Title

SkillQuests: bringing real life to the classroom with a collaborative computerbased instructional tool

Date of this Version

12-1-2008

Document Type

Conference Paper

Publication Details

Williams, M., Brosnan, S. & Swan, J. (2008) SkillQuests: bringing real life to the classroom with a collaborative computerbased instructional tool. In Hello! where are you in the landscape of educational technology? Proceedings Australasian Society for Computers in Learning in Tertiary Education, Melbourne, Deakin University, Nov 30 - Dec 3, 2008.

2008 HERDC Submission

For further information about the conference, please visit Ascilite 2008.

Copyright © Marian Williams, Shilo Brosnan and Jenna Swan, 2008.

Abstract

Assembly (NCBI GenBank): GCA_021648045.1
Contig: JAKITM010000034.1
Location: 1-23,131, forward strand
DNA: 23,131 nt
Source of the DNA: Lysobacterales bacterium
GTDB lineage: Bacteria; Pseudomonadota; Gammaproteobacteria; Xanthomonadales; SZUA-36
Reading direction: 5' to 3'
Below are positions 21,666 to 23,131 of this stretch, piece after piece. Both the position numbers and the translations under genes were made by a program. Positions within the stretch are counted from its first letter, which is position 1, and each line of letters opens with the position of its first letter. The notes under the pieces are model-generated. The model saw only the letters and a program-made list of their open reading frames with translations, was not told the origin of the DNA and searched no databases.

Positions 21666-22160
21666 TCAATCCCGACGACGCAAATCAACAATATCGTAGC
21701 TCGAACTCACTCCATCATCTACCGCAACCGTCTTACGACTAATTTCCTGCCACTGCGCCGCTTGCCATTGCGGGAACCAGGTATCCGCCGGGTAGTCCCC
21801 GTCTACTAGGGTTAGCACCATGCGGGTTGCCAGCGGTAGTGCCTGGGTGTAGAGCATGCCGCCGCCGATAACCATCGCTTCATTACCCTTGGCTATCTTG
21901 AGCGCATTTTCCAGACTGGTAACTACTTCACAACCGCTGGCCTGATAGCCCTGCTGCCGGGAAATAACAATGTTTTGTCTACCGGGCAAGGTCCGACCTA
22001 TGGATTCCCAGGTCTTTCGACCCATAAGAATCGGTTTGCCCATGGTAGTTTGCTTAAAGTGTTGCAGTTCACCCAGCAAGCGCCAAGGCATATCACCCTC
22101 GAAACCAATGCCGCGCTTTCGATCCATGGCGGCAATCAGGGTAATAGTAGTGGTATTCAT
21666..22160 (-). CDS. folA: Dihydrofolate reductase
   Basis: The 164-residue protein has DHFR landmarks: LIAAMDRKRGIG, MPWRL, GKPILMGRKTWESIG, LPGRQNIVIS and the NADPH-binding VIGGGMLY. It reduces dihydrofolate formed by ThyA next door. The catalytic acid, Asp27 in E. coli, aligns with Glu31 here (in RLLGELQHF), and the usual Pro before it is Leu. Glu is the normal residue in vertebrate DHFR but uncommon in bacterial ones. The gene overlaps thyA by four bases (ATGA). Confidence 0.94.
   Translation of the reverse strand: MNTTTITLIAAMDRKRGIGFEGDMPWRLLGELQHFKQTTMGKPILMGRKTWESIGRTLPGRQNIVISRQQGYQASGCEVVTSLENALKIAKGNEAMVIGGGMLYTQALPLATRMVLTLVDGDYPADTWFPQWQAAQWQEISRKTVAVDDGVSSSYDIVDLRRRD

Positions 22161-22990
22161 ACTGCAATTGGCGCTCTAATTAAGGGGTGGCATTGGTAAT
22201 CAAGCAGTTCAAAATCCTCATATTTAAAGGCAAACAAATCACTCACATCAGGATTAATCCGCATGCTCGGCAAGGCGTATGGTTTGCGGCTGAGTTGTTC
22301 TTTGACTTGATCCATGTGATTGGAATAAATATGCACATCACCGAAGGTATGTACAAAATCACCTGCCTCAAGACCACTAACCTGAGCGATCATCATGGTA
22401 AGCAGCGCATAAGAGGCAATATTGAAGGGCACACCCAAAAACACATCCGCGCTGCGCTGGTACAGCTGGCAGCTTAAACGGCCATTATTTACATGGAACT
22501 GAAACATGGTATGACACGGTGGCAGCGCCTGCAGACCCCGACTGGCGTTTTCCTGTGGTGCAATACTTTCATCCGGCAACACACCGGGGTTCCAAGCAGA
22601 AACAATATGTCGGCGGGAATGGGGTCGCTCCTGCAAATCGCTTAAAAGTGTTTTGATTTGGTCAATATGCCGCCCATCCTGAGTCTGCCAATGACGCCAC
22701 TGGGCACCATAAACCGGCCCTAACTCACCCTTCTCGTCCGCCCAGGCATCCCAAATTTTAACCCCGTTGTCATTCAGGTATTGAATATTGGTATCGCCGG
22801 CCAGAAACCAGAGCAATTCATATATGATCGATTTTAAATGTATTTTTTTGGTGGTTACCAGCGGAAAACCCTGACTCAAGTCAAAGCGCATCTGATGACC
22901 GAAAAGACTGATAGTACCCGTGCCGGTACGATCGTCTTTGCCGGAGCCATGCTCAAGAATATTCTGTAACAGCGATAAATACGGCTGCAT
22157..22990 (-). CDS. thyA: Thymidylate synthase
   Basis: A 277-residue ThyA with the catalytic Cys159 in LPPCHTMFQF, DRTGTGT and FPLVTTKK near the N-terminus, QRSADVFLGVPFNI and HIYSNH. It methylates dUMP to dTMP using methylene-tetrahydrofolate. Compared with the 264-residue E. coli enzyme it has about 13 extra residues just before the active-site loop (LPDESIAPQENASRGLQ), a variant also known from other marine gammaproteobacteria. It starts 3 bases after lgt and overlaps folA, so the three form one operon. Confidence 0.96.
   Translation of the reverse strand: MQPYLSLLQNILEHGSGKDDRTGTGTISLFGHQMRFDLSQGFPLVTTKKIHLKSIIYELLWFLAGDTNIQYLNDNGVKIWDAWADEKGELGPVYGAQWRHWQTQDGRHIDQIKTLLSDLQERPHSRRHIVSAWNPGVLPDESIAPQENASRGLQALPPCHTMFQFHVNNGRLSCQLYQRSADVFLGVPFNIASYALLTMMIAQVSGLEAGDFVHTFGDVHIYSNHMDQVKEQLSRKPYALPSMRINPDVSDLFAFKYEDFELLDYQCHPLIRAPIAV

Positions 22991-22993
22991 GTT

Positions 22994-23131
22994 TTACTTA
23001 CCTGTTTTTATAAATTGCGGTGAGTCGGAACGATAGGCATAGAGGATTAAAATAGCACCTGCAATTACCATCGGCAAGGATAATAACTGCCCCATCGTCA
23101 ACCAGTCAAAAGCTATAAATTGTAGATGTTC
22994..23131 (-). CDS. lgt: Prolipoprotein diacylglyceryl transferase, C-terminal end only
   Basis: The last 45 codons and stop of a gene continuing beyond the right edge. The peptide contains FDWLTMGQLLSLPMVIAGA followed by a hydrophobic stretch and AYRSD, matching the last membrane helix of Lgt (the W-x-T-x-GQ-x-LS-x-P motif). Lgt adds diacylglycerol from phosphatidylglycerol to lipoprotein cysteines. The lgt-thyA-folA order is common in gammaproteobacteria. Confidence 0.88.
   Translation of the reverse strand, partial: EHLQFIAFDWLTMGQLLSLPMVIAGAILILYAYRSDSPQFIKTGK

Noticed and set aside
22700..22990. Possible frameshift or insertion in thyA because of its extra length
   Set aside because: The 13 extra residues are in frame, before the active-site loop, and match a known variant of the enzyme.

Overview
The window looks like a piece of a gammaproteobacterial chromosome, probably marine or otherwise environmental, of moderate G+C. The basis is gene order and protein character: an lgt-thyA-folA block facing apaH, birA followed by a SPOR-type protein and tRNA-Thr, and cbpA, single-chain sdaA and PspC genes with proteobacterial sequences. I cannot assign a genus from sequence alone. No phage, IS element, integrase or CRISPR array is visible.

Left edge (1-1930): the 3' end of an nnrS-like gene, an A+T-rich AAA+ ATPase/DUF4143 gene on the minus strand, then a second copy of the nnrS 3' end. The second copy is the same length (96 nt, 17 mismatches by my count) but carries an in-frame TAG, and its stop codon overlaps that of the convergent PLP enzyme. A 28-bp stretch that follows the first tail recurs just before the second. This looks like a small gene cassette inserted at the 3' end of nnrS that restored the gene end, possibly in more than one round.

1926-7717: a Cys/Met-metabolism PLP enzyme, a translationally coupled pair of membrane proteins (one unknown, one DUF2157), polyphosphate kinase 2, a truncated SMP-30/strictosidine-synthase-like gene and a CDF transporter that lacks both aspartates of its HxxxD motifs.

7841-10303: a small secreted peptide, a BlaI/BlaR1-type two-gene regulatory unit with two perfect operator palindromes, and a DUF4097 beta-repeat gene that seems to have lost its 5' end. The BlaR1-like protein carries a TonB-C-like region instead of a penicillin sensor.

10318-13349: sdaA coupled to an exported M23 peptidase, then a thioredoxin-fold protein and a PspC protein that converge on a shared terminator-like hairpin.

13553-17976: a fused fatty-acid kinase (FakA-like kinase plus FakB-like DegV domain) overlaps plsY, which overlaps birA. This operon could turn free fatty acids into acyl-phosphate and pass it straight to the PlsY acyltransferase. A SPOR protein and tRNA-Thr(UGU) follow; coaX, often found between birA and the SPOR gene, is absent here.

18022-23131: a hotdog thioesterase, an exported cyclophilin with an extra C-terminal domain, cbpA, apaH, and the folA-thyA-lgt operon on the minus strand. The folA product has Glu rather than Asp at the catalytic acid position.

This paper explores the development and implementation of a structured computer-based learning tool, named a "SkillQuest", for undergraduate students studying introductory project management at Bond University. This SkillQuest, "Making sense of all the dollars" was developed as an alternative to a lecture on project budgeting. Students are placed in a real-life working environment via a project scenario relevant to their chosen degree. In alignment with the theories of Gestalt, Constructivism and Experiential Learning, the SkillQuest provides a collaborative, student-centred approach where the lecturer acts a facilitator to the learning process. Student survey responses indicate the SkillQuest was a useful learning tool, interesting and a pleasant change from lectures. Statistical analyses of exam results support the use of the SkillQuest as a teaching tool. Use of the SkillQuest to actively engage students in the learning process was deemed a success. It is the belief of the authors that this type of computer-based, collaborative learning can allow students to learn more interactively and in an environment that more closely aligns with their learning preferences. Such a tool can be used in any university discipline in place of the traditional lecture-style approach or as a complement. SkillQuests can be undertaken with the instructor present in a classroom setting or as homework, making them also useful for online studies. This was a small pilot study in a single application. The authors hope that others will adapt this tool for use in their classrooms.